News & Events

DIT graduate wins 2018 Global Undergraduate Award, 4 others receive citations

Brian Heffernan, who graduated with a marketing degree from the Dublin Institute of Technology’s College of Business in November, won the prestigious Global Undergraduate Awards 2018 for his research exploring how Generation Z uses Instagram to curate their online and offline personas.
In the same event, four other DIT students also received citations: Ciara Delaney, Mei Ling Tong and Orlagh Cramp who were also from the School of Marketing for their research in the Business category and Amy Grath from the School of Creative Arts for her work in the Visual Arts category.
The Undergraduate Awards is a prestigious awards body that recognises students’ award-winning submissions based on their chosen field, and allows them to share their work with a global audience across 25 disciplines in a 3-day summit. The event also gives graduating students an opportunity to network and share ideas with students from various cultural backgrounds.
The awards committee received a total of 4,887 research papers from 333 higher education institutions in 46 countries in all seven regions. The winners are then judged as (1) global, (2) regional or (3) highly-commended winners.
All global winners from the various categories are awarded with the following:

  • A gold medal and a Certificate of Recognition

  • Publication of their winning entries in The Undergraduate Library

  • A profile of their work published in The Undergraduate Journal

  • Access to the UA Alumni Portal

  • A free ticket to the UA Global Summit

  • Fully-funded travel to attend the UA Global Summit

Brian’s work was awarded the global winner of this year’s competition in the business category for his research paper, An Exploration into Online Impression Management and the Selective Self-Presentation Strategies of Generation Z on Instagram, which is based on his undergraduate thesis.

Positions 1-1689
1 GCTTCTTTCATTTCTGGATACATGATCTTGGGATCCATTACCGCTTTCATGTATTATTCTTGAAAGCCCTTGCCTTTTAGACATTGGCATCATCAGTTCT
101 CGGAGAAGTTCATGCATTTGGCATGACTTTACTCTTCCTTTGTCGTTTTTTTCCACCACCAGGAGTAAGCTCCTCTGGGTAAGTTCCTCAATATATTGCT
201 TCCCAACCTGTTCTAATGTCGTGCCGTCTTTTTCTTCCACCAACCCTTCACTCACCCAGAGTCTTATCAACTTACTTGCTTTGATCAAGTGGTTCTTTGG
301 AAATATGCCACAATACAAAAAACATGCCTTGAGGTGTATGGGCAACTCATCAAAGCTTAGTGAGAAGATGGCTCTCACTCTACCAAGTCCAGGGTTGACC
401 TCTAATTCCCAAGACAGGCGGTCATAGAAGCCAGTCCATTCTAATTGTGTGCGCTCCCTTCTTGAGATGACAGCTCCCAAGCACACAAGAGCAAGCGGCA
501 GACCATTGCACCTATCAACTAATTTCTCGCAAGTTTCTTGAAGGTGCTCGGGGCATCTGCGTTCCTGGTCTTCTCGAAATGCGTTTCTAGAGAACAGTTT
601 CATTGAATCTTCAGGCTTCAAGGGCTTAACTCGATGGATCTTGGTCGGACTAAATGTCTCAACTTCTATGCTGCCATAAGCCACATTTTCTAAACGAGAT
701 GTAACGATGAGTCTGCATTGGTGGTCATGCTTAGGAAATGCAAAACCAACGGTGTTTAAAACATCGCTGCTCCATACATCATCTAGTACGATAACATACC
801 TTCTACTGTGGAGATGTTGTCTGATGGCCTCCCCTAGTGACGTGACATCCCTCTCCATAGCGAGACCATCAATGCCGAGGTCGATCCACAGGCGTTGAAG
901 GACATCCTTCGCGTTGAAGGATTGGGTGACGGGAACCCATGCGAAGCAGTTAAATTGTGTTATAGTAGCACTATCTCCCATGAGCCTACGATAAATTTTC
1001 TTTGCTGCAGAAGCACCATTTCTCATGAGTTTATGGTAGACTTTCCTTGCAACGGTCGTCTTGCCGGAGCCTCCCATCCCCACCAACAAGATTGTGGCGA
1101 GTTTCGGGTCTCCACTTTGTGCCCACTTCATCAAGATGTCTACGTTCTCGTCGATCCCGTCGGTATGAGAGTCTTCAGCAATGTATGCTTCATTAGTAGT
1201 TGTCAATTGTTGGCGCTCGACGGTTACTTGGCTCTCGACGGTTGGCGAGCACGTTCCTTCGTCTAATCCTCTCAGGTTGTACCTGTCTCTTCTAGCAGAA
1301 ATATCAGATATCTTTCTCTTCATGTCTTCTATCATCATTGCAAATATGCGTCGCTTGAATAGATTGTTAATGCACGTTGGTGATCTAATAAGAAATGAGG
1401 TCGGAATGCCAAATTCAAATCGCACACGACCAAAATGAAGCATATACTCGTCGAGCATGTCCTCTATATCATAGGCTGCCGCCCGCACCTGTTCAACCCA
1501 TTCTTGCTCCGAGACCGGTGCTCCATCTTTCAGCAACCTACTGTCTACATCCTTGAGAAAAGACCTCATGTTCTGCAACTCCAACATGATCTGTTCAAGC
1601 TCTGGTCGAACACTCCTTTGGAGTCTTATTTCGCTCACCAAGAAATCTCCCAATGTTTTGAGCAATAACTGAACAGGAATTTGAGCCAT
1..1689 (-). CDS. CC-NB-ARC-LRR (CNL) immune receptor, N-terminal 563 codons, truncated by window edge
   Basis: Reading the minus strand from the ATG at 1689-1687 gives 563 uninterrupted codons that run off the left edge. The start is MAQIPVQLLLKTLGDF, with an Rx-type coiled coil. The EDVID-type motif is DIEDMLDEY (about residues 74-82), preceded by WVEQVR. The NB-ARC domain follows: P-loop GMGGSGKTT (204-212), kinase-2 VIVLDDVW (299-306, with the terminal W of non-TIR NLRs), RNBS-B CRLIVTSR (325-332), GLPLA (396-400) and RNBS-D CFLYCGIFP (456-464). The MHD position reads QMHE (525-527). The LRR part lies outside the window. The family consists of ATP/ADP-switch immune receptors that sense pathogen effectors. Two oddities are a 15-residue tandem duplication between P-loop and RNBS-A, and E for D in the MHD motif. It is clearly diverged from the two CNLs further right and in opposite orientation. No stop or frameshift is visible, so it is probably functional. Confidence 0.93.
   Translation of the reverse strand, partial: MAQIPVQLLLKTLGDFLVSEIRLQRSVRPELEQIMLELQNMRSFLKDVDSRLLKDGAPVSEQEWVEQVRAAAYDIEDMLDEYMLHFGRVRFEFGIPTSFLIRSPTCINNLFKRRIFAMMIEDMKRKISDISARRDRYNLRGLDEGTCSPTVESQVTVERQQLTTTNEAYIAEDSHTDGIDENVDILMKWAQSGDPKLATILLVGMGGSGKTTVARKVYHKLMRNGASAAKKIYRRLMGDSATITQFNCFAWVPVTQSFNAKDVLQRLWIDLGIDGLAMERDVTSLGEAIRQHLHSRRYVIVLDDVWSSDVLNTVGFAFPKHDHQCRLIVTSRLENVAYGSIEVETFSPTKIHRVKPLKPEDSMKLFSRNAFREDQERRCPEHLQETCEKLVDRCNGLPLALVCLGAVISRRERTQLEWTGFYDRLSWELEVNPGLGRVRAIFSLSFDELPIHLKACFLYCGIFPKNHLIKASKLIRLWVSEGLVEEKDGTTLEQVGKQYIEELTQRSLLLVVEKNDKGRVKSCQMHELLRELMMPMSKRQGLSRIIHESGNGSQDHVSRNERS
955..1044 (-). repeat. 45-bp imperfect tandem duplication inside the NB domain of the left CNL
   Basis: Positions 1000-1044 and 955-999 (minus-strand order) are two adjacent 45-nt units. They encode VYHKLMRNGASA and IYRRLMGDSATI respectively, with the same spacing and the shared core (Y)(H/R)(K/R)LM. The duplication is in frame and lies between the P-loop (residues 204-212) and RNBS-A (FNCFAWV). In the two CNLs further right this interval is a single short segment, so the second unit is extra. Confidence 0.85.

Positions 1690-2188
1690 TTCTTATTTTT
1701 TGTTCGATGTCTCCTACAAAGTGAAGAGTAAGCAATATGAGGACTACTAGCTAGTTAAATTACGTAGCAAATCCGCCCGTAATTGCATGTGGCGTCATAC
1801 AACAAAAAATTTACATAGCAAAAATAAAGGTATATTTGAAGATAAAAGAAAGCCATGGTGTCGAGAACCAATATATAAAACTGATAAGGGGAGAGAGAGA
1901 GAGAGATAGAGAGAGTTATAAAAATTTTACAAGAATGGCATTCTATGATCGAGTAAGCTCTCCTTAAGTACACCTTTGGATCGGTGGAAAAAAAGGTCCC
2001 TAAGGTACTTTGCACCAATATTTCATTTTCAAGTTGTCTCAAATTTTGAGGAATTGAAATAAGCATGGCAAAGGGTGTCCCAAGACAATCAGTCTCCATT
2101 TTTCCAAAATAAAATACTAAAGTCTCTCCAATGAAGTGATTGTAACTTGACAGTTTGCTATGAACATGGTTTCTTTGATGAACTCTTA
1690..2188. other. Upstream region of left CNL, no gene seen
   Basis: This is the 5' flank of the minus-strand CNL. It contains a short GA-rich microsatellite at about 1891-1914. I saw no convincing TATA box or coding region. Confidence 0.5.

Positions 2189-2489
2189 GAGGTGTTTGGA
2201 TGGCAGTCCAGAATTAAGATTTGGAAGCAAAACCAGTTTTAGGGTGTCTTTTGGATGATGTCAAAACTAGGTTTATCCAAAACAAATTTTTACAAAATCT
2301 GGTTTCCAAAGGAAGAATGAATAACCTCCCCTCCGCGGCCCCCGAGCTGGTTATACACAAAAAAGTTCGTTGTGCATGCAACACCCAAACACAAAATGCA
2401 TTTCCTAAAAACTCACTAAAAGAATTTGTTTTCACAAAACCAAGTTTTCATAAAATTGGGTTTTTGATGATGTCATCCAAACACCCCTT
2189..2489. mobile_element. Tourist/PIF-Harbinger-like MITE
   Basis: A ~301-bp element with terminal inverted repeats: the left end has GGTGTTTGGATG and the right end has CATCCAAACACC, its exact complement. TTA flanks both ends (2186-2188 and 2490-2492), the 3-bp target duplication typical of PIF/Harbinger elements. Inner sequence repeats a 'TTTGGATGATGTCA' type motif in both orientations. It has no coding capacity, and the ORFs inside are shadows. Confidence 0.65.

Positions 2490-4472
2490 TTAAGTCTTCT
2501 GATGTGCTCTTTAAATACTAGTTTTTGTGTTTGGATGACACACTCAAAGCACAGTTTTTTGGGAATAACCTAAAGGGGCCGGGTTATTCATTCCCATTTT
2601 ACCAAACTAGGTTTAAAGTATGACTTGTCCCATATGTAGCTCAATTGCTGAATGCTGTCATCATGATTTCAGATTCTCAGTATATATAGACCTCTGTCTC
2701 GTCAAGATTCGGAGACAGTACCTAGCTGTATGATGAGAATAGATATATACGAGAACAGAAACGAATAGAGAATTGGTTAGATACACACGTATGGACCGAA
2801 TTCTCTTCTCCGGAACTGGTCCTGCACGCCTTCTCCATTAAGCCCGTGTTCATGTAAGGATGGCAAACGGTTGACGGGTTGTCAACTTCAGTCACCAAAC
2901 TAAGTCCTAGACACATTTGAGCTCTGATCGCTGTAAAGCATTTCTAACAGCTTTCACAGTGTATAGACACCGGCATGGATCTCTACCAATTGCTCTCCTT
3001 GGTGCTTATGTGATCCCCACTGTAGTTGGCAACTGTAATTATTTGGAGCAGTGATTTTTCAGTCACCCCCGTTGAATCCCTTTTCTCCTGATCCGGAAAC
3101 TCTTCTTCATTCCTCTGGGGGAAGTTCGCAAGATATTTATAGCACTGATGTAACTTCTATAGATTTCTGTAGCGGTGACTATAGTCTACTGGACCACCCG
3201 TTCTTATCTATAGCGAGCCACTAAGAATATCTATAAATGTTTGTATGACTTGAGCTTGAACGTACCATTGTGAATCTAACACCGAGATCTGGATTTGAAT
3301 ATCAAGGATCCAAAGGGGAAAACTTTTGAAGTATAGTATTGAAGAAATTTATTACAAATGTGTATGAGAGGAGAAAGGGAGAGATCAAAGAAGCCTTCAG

“I am fascinated by the immense influence that Instagram has in society, particularly among my age group – Generation Z. The significant role that it plays in identity formation was particularly interesting to me. Through my research, I was able to determine the primary motivations to selectively self-present on Instagram, the strategies that are implemented and further understand the complex relationship between online and offline identities. Through the expert guidance I received from Dr Tara Rooney of the School of Marketing in DIT, who constantly pushed me in my research, and some very discerning interviewees, I was delighted with the insights that I obtained,” Brian says, when asked to describe his work.
Dr Kate Ui Ghallachoir, Head of the School of Marketing at the DIT College of Business, praises Brian for his success: “Brian’s global triumph at the Undergraduate Awards is a testament to his talent, detailed rigorous research and creative thinking, and the wealth of expertise available in DIT School of Marketing.”
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(Photo credits: DIT, UA websites)